Hf vertical without radials

Discussion in 'Ham Radio Discussions' started by KG5PNI, Jun 19, 2019.

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  1. WR2E

    WR2E Ham Member QRZ Page

    Maybe there were no iota's on the air then?

    But seriously... I could never hear a whole lotta difference on receive myself between my doublet and my 1/4w elevated vertical.

    The vertical seemed to make an 'edge' of difference on transmit though but only on DX, and just an edge, on the A/B comparisons that were done at the time.
    KA4DPO likes this.
  2. KA4DPO

    KA4DPO Platinum Subscriber Platinum Subscriber QRZ Page

    Most hams are ignorant about antenna theory, ground loss, and loading effects of poor ground so they are happy with almost anything as long as it returns a one to one SWR. Most hams also equate SWR with efficiency again, because they have no idea about the difference between electrical ground and RF ground.

    What part of "they recommend a minimum of 16 radials" did you not get. That came from the manufacturer, not me. The word minimum implies that more is better, and it is. I have science on my side.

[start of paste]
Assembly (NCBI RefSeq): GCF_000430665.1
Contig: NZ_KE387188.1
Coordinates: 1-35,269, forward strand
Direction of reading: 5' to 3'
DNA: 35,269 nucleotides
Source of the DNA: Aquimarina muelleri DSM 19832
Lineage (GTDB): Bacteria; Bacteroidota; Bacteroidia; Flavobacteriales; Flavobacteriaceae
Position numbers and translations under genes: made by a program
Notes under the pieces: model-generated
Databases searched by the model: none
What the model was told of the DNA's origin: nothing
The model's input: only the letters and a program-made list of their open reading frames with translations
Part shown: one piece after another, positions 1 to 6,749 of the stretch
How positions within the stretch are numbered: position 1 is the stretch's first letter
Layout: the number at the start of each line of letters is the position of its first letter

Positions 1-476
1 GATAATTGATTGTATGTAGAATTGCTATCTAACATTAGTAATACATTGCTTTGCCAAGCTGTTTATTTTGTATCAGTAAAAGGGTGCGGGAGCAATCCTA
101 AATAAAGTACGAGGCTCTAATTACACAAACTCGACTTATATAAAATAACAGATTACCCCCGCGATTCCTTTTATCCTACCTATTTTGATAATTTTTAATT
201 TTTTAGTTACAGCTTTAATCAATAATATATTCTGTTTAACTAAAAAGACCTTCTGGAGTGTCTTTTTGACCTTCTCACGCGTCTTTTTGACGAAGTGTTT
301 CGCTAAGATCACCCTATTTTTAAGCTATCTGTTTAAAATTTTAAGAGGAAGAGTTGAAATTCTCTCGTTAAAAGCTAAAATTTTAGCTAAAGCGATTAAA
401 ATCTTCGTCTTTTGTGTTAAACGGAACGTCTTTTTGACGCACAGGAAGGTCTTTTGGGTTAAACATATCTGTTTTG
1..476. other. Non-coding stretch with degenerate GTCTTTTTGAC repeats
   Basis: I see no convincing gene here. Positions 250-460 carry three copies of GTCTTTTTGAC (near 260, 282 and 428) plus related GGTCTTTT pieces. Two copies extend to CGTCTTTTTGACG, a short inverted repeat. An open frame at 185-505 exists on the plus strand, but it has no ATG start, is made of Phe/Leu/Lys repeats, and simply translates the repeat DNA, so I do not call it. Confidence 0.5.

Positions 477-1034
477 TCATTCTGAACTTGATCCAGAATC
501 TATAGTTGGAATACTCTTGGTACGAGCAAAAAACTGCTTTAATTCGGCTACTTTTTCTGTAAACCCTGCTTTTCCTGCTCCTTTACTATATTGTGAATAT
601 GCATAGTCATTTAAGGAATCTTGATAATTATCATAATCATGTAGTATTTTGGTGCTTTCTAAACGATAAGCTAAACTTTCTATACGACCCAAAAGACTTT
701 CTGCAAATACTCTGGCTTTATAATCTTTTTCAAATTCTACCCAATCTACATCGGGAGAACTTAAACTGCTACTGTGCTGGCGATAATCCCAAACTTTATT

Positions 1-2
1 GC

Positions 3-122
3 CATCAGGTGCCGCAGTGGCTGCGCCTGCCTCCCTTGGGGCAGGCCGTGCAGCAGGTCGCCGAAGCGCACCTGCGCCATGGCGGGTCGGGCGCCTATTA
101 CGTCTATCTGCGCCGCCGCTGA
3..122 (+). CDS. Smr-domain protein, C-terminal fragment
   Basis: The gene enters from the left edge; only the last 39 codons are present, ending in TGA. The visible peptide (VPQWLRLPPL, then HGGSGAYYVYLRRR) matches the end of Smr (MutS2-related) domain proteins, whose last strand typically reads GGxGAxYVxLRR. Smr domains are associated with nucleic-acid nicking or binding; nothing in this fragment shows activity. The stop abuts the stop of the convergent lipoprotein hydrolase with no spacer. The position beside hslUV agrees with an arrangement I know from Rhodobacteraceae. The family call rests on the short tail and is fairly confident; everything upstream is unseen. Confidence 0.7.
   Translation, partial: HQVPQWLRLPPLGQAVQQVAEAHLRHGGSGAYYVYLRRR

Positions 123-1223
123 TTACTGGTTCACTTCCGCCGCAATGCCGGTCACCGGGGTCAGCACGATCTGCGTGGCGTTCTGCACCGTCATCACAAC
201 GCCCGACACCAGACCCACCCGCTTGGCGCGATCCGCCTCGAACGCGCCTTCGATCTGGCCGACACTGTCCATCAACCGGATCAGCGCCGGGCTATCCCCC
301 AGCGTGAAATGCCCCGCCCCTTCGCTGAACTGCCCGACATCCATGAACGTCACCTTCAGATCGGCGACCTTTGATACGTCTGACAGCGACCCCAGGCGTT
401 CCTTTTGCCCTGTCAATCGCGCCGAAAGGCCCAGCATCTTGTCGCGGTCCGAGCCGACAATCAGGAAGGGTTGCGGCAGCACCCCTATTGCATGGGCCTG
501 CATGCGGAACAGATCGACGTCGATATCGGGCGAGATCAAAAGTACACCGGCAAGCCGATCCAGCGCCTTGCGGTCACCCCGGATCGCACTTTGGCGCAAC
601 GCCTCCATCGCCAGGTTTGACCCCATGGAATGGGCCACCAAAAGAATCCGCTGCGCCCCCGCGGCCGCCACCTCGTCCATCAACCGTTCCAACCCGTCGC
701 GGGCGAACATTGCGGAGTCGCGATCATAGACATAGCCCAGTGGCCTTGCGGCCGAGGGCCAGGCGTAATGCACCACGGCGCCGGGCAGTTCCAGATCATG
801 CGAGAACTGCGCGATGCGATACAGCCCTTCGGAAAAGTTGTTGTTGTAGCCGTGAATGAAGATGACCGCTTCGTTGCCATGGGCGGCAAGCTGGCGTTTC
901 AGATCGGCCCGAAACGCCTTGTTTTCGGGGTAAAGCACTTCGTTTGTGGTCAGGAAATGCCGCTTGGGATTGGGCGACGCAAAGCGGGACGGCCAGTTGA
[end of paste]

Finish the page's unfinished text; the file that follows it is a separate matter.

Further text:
NL7W, K8XG and KC8VWM like this.
  3. KA4DPO

    KA4DPO Platinum Subscriber Platinum Subscriber QRZ Page

    Elevated verticals are almost always far more efficient than ground mounted verticals. Only three quarter wave radials are needed to achieve 90% counterpoise efficiency on an elevated vertical.
    NL7W and KC8VWM like this.
  4. WR2E

    WR2E Ham Member QRZ Page

    I used four on mine, elevated about 10'.

    That's what I attributed the minor difference between the two antennas to. I've not compared a ground mounted with a good radial field to the doublet. Might see bigger differences there...
  5. WR2E

    WR2E Ham Member QRZ Page

    I've often wondered why the big differences. Parts of the heartland up at 30. I know it's gotta be the soil or geology but never found the time to investigate the WHY. Maybe they got a big splash of some ejecta from Chixaloob?
    KA4DPO likes this.
  6. WF7A